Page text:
The children of St Vincent’s Primary are appealing to businesses to step up and help fund a sustainability challenge that is building their green skills for the future. 

The class of 10 year-olds from Carnwadric in Glasgow is championing the Young Enterprise Scotland (YES) Circular Economy Challenge, a six week programme that sees the pupils design a ‘circular’ product or service, where nothing is wasted and everything has a value, in competition with other primaries across Scotland.  

However, if the CE Challenge is to remain free to schools, YES must secure another sponsor.  

The circular economy is all about making things last: through better design of products, reusing, repairing and remanufacturing products to keep them in use for as long as possible. Last year, St Vincent’s scooped the Commercial Award with its plans for Squishies For Life, cushions made from recycled textiles and surplus toy Squishies.  


Their teacher, Sean McLennan said:  “This is a fascinating, and hugely important topic for our children. The pupils are so passionate about looking after their world and finding ways to make our way of life more sustainable. I’ve loved seeing the children practise all their skills for life and work – problem solving, resilience, teamwork, creativity and communicating effectively.” 

Scotland’s leading enterprise learning charity, Young Enterprise Scotland launches the Circular Economy Challenge for 2020/21 on 7 September, the official UN International Day of Clean Air for Blue Skies. Supporting the launch, which takes the form of a virtual showcase of previous CE challenge winners, and alongside the pupils of St Vincent’s, includes Roseanna Cunningham MSP, Cabinet Secretary for Environment, Climate Change and Land Reform, Pawprint, Ellen Macarthur Foundation and Zero Waste Scotland.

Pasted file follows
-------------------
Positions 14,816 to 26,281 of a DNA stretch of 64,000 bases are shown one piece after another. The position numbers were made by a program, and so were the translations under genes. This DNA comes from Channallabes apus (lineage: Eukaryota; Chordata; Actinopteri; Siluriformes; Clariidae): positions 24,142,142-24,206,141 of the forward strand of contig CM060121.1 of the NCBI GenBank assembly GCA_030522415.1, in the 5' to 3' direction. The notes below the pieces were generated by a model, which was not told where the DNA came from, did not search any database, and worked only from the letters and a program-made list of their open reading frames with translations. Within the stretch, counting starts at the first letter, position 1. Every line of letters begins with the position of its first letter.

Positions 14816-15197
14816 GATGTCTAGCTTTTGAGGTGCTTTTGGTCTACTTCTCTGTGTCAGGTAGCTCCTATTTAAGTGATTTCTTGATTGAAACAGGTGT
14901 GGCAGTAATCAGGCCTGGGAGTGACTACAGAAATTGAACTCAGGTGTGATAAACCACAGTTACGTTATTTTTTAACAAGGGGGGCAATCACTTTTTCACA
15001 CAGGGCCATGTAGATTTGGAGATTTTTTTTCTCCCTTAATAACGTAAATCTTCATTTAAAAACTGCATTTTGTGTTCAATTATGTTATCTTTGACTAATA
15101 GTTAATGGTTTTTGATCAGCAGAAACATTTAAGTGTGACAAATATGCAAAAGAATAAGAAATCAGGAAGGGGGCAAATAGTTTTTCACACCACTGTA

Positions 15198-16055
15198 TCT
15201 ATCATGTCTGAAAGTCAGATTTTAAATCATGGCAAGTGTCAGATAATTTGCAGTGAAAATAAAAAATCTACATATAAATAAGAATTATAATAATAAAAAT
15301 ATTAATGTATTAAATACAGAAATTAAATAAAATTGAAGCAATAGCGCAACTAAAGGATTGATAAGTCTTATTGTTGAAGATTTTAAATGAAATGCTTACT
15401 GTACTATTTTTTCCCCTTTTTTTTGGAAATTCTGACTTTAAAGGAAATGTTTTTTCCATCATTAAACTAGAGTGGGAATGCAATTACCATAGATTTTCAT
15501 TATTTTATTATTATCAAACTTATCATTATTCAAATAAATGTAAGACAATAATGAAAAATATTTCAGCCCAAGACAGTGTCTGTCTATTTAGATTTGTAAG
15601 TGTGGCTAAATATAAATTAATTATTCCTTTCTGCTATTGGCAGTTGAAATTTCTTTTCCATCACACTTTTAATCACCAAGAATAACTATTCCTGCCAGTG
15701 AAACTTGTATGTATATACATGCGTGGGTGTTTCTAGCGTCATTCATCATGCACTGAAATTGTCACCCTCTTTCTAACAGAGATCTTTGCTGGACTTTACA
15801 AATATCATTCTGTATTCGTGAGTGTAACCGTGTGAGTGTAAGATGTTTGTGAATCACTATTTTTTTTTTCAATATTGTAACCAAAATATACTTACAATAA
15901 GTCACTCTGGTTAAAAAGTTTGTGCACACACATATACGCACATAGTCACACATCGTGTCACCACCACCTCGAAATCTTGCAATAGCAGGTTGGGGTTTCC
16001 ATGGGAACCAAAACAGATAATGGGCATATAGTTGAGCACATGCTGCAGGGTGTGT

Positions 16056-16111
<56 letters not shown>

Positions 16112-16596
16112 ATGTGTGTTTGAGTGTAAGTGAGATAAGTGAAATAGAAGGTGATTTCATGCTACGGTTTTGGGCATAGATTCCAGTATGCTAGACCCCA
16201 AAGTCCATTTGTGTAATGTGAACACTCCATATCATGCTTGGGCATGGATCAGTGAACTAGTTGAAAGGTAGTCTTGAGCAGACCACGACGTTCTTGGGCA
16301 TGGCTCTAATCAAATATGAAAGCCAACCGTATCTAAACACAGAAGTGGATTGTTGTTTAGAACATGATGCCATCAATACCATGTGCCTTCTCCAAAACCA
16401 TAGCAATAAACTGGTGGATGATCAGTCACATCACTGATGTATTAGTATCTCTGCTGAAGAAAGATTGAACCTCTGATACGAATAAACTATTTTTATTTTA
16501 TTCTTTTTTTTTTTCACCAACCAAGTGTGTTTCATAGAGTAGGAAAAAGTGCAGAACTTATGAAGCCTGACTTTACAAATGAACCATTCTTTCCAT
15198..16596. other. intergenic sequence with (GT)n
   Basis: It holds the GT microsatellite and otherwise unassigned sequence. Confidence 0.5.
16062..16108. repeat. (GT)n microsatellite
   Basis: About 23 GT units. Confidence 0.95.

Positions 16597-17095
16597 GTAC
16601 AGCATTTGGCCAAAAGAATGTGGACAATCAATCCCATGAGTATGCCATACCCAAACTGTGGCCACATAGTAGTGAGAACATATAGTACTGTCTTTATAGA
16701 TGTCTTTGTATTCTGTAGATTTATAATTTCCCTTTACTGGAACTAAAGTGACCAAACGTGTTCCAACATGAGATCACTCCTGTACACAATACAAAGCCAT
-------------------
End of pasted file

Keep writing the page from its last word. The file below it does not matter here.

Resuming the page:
Geoff Leask, CEO of Young Enterprise Scotland, said: “The CE Challenge is designed to introduce the children to the benefits and principles of the circular economy through case studies and interaction with business ambassadors. It develops their enterprising skills in a real-life context, giving them an introduction to and understanding of the worlds of business, design and technology. It is a jewel in our crown of enterprise programmes and opens up the world of learning by doing for all children in an education system where we know that there is no one size fits all. 

“We are ambitious and want to expand the programme into more schools, but every teacher and school needs support and we can only continue to do that free of charge if we can bring a like-minded business on board to help pay the costs. I really hope that the appeal that St Vincent’s has made today will encourage companies to get in touch.” 

Iain Gulland, Chief Executive of Zero Waste Scotland, which is supporting the launch, added:  “To achieve a truly circular economy for Scotland we need a workforce that has both the understanding and skills to help drive it forward. That’s why it’s so important that young people are learning about it and putting it into practice – they're Scotland’s next generation of innovators, and schemes like the Circular Economy Challenge play a key role in developing their talent.”